The skinny on trying to diet in the face of American food
Attempting to go healthy while in the land of excess is foolhardy, with no winner emerging from the fight
Going on holiday to the USA from time to time is a very good idea. There is so much to see and do there, the people are, for the most part, very friendly, and even the immigration arrangements at the Los Angeles airport have improved considerably now that clever machines have largely taken over from overworked humans. The price of this latter convenience is inevitably some loss of privacy: the United States government now knows so much about us all there is a suspicion our next colonoscopy will not require a hospital visit, but rather will be done remotely from a small room in Garden Road. But let us not be mean-spirited.
Going on a diet from time to time is also a very good idea, particularly if it is combined with abstinence from alcohol. It trims away some flab, leaving one less out of breath when climbing stairs or bending to retrieve a fallen object. Refraining from excessive consumption gives the body a chance to flush itself out and regain a more natural shape and size. Together with some exercise, the benefits are obvious.
But trying to go on a diet while on holiday in the USA is a very, very bad idea. These two forces are fundamentally opposed to each other and are engaged in a fight to the death. Your body is their arena and neither side is giving any quarter. This truth comes from bitter experience.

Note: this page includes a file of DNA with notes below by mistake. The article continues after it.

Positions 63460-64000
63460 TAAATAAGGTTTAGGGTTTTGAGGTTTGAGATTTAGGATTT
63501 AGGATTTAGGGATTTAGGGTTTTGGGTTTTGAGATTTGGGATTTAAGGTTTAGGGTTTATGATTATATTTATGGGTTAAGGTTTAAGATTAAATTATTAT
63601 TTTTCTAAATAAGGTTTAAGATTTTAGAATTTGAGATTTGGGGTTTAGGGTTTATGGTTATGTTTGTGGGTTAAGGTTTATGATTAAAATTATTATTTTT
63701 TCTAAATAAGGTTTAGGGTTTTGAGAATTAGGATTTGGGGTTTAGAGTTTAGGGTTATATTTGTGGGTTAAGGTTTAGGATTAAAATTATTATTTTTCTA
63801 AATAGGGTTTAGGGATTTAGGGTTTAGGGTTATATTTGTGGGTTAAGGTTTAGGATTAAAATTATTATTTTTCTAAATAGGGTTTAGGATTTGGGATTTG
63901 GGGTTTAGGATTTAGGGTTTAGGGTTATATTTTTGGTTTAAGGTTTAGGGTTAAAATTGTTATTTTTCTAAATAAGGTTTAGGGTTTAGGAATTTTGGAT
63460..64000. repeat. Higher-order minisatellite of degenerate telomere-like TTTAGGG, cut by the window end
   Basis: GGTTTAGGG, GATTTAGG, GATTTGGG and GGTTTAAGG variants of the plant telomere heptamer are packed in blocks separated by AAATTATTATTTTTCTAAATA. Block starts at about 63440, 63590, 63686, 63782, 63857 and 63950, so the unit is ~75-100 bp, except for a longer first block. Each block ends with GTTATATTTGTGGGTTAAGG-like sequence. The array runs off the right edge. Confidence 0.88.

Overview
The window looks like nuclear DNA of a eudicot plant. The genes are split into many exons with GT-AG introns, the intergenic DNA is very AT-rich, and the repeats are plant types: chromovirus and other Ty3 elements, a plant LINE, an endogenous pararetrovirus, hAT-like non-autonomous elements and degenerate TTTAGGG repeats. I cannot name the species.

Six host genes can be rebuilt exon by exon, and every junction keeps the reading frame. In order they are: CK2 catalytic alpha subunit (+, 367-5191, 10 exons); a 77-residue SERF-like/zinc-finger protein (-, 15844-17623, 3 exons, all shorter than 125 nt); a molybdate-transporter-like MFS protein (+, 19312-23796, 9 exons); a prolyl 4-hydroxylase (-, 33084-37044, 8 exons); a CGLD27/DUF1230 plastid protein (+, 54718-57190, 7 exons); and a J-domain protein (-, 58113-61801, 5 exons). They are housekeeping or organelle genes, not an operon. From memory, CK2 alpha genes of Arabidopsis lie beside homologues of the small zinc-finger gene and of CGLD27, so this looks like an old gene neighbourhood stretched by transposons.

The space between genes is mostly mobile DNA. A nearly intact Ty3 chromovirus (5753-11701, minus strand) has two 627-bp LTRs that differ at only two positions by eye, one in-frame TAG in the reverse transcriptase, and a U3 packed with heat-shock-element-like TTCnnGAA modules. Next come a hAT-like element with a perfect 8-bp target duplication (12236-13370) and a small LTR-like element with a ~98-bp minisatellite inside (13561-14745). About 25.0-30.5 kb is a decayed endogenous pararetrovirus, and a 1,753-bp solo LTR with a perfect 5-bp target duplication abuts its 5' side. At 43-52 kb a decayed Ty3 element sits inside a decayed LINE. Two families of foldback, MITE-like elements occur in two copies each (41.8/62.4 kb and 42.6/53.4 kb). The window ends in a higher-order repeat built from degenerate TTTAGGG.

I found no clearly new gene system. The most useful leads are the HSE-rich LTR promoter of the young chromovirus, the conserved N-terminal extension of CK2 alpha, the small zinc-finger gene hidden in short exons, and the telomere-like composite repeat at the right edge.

Facebook friends will recall that I went on a severe diet a few years ago when the needle on the weighing machine touched 100 kg for the first time. For a person of my height and build, this was such a scandalous figure that I was shamed into an all-out effort. To keep focused, I posted the monthly progress for all to see. After struggling for just over one year, the scales read a smidgin below 80, a heroic effort indeed. A modest “bounce back” was inevitable, so it was a pleasant surprise when the scales levelled off in the low 80s which seemed to be a steady, if sturdy, figure.
And then came last year’s holiday in the USA, and before you could say “put that spoon down”, my weight was over 90 and climbing. When the dreaded three digit number was barely a pie away, it was time to launch another diet. Starting from Reunification Day (July 1 you dolt!), out went the booze and carbohydrates, in came the healthy living and gallons of water.
For three weeks all went well, the excess was melting away, and then came – yes, you guessed it – the cross-Pacific flight to California. There is something about the portions served at meal times there. Two scrambled eggs with a couple of rashers of bacon, plus juice and black coffee, where’s the harm in that? But lo and behold, someone has added a huge wodge of hash browns to the side of the plate with toast on the side. You order a small steak for lunch, and the next minute, two waiters are carrying in a tray bearing half a cow. There is no let-up at dinner either; the pressure is on to eat your way to oblivion.
By the time it’s time to board the flight back, the result after one month (three weeks of dieting, one week of USA eating) was a draw, and the two fighters had boxed themselves to a standstill.
They say inside every fat man there is a thin man trying to get out. Could someone please come and rescue mine?